nep-eec New Economics Papers
on European Economics
Issue of 2018‒03‒12
sixteen papers chosen by
Giuseppe Marotta
Università degli Studi di Modena e Reggio Emilia

  1. International monetary regimes and the German model By Scharpf, Fritz W.
  2. Back on Track? A micro-macro Narrative of Italian Exports By Matteo Bugamelli; Silvia Fabiani; Stefano Federico; Alberto Felettigh; Claire Giordano; Andrea Linarello
  3. Spillovers in Risk of Financial Institutions By John Cotter; Anita Suurlaht
  4. The impact of market structure of the banking sector on the growth of bank loans in the EU after the global financial crisis By Georgios Kouretas; Małgorzata Pawłowska
  5. Estimating the Trade and Welfare Effects of Brexit: A Panel Data Structural Gravity Model By Harald Oberhofer; Michael Pfaffermayr
  6. Correlation between Maltese and euro area sovereign bond yields By Reuben Ellul
  7. Unclogging the Credit Channel: on the Macroeconomics of Banking frictions By Jakucionyte, Egle; van Wijnbergen, Sweder
  8. EMU stability: Direct and indirect risk sharing By Canofari Paolo; Di Bartolomeo Giovanni; Messori Marcello
  9. Fiscal stability during the great recesion: Putting decentralization design to the test. By Santiago Lago-Peñas; Jorge Martínez-Vázquez; Agnese Sacchi
  10. Estimates of Fiscal Multipliers using MEDSEA By Noel Rapa
  11. Corporate Indebtedness and Low Productivity Growth of Italian Firms By Gareth Anderson; Mehdi Raissi
  12. Employment in Spanish regions: Cost control or growth-enhancing policies? By Roberto Bande; Marika Karanassou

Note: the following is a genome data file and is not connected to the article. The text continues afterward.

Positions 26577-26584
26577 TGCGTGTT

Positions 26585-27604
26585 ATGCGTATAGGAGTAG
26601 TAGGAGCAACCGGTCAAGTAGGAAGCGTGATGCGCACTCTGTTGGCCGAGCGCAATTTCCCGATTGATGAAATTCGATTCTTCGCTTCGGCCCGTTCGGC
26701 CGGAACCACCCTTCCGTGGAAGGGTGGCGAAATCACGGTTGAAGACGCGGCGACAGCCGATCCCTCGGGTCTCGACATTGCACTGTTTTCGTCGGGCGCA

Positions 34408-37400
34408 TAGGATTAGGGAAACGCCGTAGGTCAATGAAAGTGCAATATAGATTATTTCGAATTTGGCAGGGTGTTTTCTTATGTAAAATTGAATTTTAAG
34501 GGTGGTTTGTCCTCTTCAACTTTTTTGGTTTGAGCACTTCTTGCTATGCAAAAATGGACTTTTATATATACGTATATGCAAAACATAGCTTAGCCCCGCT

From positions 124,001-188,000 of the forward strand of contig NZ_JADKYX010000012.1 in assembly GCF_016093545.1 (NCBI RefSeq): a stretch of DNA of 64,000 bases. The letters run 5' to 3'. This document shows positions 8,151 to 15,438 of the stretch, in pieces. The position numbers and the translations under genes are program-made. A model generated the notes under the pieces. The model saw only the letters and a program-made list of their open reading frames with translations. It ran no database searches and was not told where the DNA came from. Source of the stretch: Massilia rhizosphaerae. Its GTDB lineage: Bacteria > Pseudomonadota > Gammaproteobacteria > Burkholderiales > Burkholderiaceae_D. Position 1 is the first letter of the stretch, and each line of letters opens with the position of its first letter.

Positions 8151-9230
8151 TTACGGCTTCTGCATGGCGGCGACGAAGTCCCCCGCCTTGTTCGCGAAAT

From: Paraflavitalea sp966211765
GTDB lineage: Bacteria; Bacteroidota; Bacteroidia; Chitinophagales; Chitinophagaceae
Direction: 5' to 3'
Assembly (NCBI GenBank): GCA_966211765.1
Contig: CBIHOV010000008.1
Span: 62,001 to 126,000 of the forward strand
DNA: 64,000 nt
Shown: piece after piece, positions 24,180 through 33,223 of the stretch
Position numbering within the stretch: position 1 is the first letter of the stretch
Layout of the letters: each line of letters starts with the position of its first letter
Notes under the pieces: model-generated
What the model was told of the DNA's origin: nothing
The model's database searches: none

13. When central banks buy corporate bonds: : Target selection and impact of the European Corporate Sector Purchase Program By R.J. Galema; S. Lugo
  14. Decentralization and governance in Europe: Evidence from different expenditure components. By Andreas P. Kyriacou; Oriol Roca Sagalés
  15. Exports and labor costs: Evidence from a French Policy By Malgouyres, Clément; Mayer, Thierry
  16. The effect of fiscal announcements on interest spreads: Evidence from the Netherlands By Jasper de Jong

  1. By: Scharpf, Fritz W.
    Abstract: The end of the Bretton Woods regime and the fall of the Iron Curtain deepened the export orientation of the German model of the economy. Only after entry into the Monetary Union, however, did rising exports turn into a persistent export-import gap that became a problem for other eurozone economies. This Discussion Paper shows why the present asymmetric euro regime will not be able to enforce their structural transformation on the German model. Neither will German governments be able to respond to demands that would bring the performance of the German economy closer to eurozone averages. Instead, it is more likely that present initiatives for financial and fiscal risk sharing will transform the Monetary Union into a transfer union.
    Keywords: German model,export surpluses,currency regimes,Monetary Union,structural divergence,risk sharing,deutsches Modell,Exportüberschüsse,Währungsregime,Währungsunion,strukturelle Divergenz,Risikoteilung
    Date: 2018
  2. By: Matteo Bugamelli; Silvia Fabiani; Stefano Federico; Alberto Felettigh; Claire Giordano; Andrea Linarello